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U.S. to screen passengers from West Africa for Ebola at 5 airports

October 8, 2014, 7:19 PM UTC
U.S. South Hit By Crippling Winter Storm
ATLANTA, GA - JANUARY 10: The security lines (background) remain empty as delayed passengers find places to sit around Atlanta Hartsfield-Jackson International Airport after a snow storm on January 10, 2011 in Atlanta, Georgia. Atlanta Mayor Kasim Reed and Georgia Governor Sonny Perdue declared a state of emergency because of snowfall and ice across Atlanta and Georgia. A winter storm stretched across the Southeast as freezing rain and sleet followed on the heels of a heavy snow that blanketed the region. (Photo by Jessica McGowan/Getty Images)
Photo by Jessica McGowan—Getty Images

This post is in partnership with Time. The article below was originally published at Time.com.

By Zeke J. Miller, TIME

Border control agents at five airports will screen the temperatures of airline passengers trying to enter the United States from three West African countries heavily hit by the Ebola epidemic, the White House confirmed Wednesday.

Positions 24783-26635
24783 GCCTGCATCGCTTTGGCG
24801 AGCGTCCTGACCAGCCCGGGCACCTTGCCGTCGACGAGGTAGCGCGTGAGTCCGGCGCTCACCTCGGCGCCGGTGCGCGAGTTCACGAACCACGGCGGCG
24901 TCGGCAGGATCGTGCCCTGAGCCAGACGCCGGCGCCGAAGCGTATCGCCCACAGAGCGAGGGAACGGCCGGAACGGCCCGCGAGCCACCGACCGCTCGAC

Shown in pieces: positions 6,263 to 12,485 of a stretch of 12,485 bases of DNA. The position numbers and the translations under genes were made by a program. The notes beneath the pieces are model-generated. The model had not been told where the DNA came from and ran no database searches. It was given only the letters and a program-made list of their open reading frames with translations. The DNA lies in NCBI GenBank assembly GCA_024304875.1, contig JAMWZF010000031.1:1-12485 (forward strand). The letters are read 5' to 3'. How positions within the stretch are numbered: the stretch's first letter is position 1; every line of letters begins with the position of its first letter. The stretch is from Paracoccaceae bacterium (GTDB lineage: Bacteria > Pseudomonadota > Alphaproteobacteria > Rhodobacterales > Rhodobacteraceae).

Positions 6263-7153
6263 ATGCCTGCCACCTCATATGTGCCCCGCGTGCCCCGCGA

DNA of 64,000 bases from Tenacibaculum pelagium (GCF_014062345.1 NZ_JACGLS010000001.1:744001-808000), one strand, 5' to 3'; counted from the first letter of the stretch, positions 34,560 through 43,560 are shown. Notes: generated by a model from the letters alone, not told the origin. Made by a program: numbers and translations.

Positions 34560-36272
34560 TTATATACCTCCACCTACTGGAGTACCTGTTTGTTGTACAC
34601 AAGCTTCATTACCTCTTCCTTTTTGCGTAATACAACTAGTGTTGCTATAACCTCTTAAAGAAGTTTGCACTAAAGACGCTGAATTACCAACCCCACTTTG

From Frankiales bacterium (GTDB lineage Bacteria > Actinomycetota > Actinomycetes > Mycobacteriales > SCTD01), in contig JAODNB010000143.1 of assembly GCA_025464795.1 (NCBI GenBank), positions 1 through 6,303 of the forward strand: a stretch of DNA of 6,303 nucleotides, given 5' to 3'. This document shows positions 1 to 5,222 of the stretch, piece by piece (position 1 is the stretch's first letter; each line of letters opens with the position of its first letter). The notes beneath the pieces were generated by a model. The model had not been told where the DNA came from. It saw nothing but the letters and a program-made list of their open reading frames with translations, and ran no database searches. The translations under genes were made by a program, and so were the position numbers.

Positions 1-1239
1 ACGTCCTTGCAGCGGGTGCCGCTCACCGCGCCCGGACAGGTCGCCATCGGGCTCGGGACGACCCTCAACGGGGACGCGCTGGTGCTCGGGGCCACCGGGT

White House Press Secretary Josh Earnest said the extra layer of screening will apply to travelers at John F Kennedy Airport in New York, Newark Liberty International Airport in New Jersey, Chicago O’Hare International Airport, Washington Dulles International Airport, and Hartsfield-Jackson Atlanta International Airport. Tests would be conducted by the U.S. Customs and Border Protection and the U.S. Coast Guard, Earnest said, while “[Centers for Disease Control and Prevention] officials will also be on hand if a response is necessary.”

“We think that the risk of an outbreak here in the United States is incredibly low,” Earnest said, just hours after the first patient to be diagnosed with the deadly disease in the U.S. died.

Earnest said about 150 people fly through those airports from affected West African countries every day, accounting for “94% of individuals who travel to the U.S. from the three countries currently affected by Ebola right now.” Earnest said existing screening procedures on the ground in West Africa had prevented “dozens” of would-be travelers who displayed Ebola-like symptoms.